Autumn is so sweet up here in the mountains. The smell of smoke is beginning to waft through the air from the woodstoves of people heating their homes, and the wind is beginning to stir even the tippy-tops of the redwoods. Meanwhile harvest is coming to an end and we are entering the season of waiting. I'm under the impression that many people do not understand how wine is made. The most simple answer is that it makes itself. We put cloudy, semi-effervescent must into barrels in the fall, and when we check on the barrels in the early spring, there's wine in there! Of course there is maintenance to be done in between, but the not-so-secret secret to winemaking really is time itself.
I moved the Chenin from tank to barrels around six weeks ago. It had only just barely started to ferment while in tank, but once the wine was moved to barrel the fermentation took off. Now the primary (sugar to alcohol) fermentation is complete, and the wine will be left to do its thing until the late winter. Before saying goodbye to the wine for a while though, I topped up all the barrels so that there was no space for oxygen. At the beginning of the winemaking process when we press the wine, we always set a bit of it aside in kegs for this very purpose. It is imperative that the barrel not have headspace (depending on the intended style of wine) so we must "top" up the part of the wine that has evaporated through the barrel.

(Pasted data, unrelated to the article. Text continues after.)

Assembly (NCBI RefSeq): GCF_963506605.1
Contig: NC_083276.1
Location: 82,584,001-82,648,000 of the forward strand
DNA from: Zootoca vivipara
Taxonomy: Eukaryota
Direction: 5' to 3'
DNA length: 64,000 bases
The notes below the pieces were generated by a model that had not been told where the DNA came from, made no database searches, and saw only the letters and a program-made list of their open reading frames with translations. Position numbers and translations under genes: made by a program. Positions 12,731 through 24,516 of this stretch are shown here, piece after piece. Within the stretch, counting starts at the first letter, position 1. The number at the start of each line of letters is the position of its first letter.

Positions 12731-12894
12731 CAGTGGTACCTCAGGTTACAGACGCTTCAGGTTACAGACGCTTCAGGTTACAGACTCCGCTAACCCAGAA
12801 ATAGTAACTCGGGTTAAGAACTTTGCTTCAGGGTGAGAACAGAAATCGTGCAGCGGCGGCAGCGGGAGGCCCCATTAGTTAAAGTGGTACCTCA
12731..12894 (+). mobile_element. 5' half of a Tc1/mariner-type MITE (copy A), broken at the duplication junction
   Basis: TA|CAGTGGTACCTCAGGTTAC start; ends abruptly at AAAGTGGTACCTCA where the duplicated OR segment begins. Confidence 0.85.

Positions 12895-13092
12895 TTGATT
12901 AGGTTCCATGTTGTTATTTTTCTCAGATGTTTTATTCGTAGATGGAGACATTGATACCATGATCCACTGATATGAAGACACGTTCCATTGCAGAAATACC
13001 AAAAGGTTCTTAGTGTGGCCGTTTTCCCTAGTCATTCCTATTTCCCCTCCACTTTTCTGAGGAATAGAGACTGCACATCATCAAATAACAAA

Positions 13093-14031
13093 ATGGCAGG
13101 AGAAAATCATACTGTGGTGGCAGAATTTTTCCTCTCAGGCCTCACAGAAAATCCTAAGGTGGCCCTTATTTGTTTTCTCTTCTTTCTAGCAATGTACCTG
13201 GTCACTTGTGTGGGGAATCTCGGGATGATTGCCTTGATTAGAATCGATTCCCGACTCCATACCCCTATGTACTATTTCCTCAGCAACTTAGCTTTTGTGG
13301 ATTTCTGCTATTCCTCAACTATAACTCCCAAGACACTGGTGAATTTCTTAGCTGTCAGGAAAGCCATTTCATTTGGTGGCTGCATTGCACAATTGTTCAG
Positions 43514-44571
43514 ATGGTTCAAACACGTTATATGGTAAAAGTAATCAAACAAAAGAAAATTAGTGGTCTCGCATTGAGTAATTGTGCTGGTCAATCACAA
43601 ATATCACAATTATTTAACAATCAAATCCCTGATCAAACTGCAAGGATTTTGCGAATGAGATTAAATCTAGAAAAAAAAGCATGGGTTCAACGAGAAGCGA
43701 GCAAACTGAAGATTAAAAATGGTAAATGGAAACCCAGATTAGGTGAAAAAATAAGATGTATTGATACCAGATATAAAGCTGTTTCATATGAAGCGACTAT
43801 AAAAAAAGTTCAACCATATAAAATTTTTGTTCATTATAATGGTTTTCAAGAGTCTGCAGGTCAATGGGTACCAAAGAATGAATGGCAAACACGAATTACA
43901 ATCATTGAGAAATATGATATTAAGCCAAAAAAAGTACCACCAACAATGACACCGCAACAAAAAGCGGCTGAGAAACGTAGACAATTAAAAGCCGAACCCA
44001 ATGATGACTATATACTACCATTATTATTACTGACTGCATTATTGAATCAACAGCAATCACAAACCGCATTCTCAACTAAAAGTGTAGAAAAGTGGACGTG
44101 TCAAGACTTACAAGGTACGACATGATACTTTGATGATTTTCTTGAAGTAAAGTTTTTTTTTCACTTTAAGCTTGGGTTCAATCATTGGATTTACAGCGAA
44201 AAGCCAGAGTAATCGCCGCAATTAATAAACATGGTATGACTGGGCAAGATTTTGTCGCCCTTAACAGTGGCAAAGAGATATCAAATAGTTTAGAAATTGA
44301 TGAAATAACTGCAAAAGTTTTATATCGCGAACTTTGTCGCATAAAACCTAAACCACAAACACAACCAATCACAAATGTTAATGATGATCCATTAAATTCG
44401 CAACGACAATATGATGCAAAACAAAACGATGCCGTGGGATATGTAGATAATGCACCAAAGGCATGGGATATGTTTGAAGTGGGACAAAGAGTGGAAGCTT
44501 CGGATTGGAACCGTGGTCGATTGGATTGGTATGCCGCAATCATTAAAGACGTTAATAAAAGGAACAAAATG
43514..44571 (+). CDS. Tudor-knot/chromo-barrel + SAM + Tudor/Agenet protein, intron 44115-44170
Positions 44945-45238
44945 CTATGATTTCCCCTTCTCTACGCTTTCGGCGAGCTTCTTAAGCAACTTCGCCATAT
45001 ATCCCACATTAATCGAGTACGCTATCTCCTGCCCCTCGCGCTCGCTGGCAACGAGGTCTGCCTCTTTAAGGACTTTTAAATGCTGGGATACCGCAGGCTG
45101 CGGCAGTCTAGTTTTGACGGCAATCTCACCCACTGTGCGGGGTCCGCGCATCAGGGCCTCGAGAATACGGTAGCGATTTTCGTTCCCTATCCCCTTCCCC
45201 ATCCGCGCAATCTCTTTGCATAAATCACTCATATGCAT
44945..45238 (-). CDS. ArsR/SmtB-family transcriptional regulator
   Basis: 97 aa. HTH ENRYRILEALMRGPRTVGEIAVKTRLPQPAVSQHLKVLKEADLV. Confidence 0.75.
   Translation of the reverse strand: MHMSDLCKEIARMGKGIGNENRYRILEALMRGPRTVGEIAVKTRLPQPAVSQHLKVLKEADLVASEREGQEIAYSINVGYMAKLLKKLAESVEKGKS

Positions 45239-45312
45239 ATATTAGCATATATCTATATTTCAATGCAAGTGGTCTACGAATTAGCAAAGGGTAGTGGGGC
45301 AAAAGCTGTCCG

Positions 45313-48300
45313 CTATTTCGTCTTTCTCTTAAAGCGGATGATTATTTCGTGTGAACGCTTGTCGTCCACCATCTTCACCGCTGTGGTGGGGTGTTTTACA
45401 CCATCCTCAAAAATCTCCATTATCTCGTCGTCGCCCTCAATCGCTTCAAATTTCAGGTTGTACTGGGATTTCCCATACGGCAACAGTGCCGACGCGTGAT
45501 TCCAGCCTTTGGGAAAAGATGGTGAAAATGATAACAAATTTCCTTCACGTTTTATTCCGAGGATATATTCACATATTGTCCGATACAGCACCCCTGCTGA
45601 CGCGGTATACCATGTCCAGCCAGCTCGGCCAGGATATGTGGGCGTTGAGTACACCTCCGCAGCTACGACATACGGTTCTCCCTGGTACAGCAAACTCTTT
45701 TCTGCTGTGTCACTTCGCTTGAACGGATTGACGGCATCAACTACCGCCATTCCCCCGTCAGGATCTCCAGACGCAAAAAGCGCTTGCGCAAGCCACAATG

Now all eight barrels are full and ready to mature into the wine they are destined to become (I feel like a mother). And as promised, soon some of you lucky donors will see your names written on the barrels before they make their way to their winter resting place.
All the best,